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Found 9 results

  1. On our 2005 Outback, our backup lights have been collecting water during rainstorms. Usually it appears as heavy condensation or fog, but after a big rain when I open the tailgate hatch and remove the backup light bulb, water runs out of the assembly. So far it has not shorted out the electrical outlet. I searched the forums but had a hard time finding exactly this problem on this car, so I just want to provide some info and couple helpful links for someone down the road. This is not a difficult repair with basic tools, but do allow at least a couple hours, more like 3 or 4 if you take your time. It took me a long time because once I got the tailgate bezel off (the part where the backup lights are), there was a lot of clean up to do - and of course you want to take your time on a careful reassembly. Body panel clip removal tools are very handy, but not essential. Harbor Freight has a cheap set. I was careful, but still managed to break one of the clip anchors and two bolts. This necessitated getting creative with a different screw and anchor, which took a while to figure out. Both of the breaks were caused by the nut/bolt being rusty, and not loosing. You will need some silicone sealant for the lights themselves, and 3M Strip-Calk, which is about $17. The Strip-Calk is specifically made for assembling body parts and light housings, etc. This was originally described to me as, "Dumdum comes in 12 inch long string sections (like the very thin red licorice)". I also used a lot of 409 and paper towels getting everything nice and clean. I have noticed in the past that most leaks are associated with a build up of dirt and grim in hidden or hard to reach areas. This first video covers removing the interior panels. You do not need to remove the long horizontal panel above the window. Also, on the rubbery weather striping, the small white clips popped right out, which is better than separating them from the strip as Tony does. I taped the strip back in place so it would not be damaged if the tailgate closed. You need to unclip one electrical connector, which on my car was kind of a pain. In this second video, Bruce removes all those interior panels, but also the tailgate outer bezel with the reverse light assemblies. If you only have time for one video, watch this one. I think Bruce misses a set of nuts on each side of the tailgate bezel, far left and right. They are covered by skinny black panels, which I only partially removed (I could not budge the visible clip, but the hidden ones came right off). If you have removed all the 8mm nuts inside the tailgate and the bezel does not budge, look for those other four nuts. Besides using the Strip-Calk on each side of the light foam and around all the bolt hole locations, I put a strip along the rubber edge below the window, wear the bezel makes contact. That is the first place for water to enter under the bezel recesses. I used the silicon to seal all around the light assembly, where the clear part meets the black assembly. That should about do it. Time for a beer.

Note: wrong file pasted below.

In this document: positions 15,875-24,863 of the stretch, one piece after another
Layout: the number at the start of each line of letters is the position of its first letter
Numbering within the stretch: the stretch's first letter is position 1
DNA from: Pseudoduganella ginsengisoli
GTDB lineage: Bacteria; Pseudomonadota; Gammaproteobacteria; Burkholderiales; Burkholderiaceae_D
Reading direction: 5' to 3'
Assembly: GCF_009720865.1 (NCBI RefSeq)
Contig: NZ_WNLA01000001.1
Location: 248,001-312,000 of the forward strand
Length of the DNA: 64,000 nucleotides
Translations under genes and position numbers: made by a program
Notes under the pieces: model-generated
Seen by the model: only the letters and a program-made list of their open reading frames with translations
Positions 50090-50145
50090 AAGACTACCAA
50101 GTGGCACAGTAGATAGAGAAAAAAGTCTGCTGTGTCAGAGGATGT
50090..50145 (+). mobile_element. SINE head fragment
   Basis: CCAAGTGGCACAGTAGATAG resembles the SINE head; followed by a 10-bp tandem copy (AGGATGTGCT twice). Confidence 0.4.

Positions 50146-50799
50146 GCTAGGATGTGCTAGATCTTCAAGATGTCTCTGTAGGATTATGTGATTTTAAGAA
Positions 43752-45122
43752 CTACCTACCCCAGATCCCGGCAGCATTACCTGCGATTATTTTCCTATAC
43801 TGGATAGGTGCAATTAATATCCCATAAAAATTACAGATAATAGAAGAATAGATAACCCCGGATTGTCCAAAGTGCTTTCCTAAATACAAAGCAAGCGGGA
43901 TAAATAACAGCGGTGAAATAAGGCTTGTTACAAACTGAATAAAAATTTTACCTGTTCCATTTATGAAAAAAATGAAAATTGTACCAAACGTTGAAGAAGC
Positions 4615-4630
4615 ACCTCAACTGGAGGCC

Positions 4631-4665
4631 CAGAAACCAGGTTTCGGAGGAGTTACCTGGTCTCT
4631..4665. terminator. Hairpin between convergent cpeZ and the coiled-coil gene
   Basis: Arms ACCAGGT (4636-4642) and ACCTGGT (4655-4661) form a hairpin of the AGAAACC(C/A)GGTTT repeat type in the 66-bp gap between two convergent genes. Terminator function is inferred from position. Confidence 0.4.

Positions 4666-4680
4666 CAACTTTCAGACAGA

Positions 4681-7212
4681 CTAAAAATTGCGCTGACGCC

2. Hi Folks. Previously my partner had the same year & model & though we're in Vermont where cars rust to bits, we got lucky enough to find another which came here from CA. & got well treated before rust could set in. We're very happy with it but for several things: 1 - The dome light doesn't come on at all; 2 - It throws an evap code every so often; 3 - It has the central locking system & the alarm stickers - but came with no remote(s). I'm guessing it uses the same ones as the other '98 did as it has no button near the OBD plug - and we have good remotes left over from when the other car went for parts. They are the Alps 88036ae060 & look like the pic here: image ?? But, when trying to get the car into programming mode it is 100% unresponsive - leading me to think that system was disconnected or is otherwise messed up. I tried the programming steps from the couple of different alarm types I found & none of it made any difference. Since the alarm must also use door switches I'm guessing these may be related somehow... In my searching I've read a bunch of stuff about fuses & different systems & I remain uncertain of how to proceed. I will appreciate any guidance in these matters very much !!
  3. I thought this dead horse could use a little more beating. I would like to lift my 96 Legacy Outback. With the intention of putting on larger tires, as you do. Currently my 205 70 15 tires are about a 1/4" from the rear strut spring perch. (i think that's what it's called). Which year struts should I use for the front and rear? Would a small wheel spacer help? I figure if those can get me a couple more inches i may get some 235 70 15 under it. Thanks!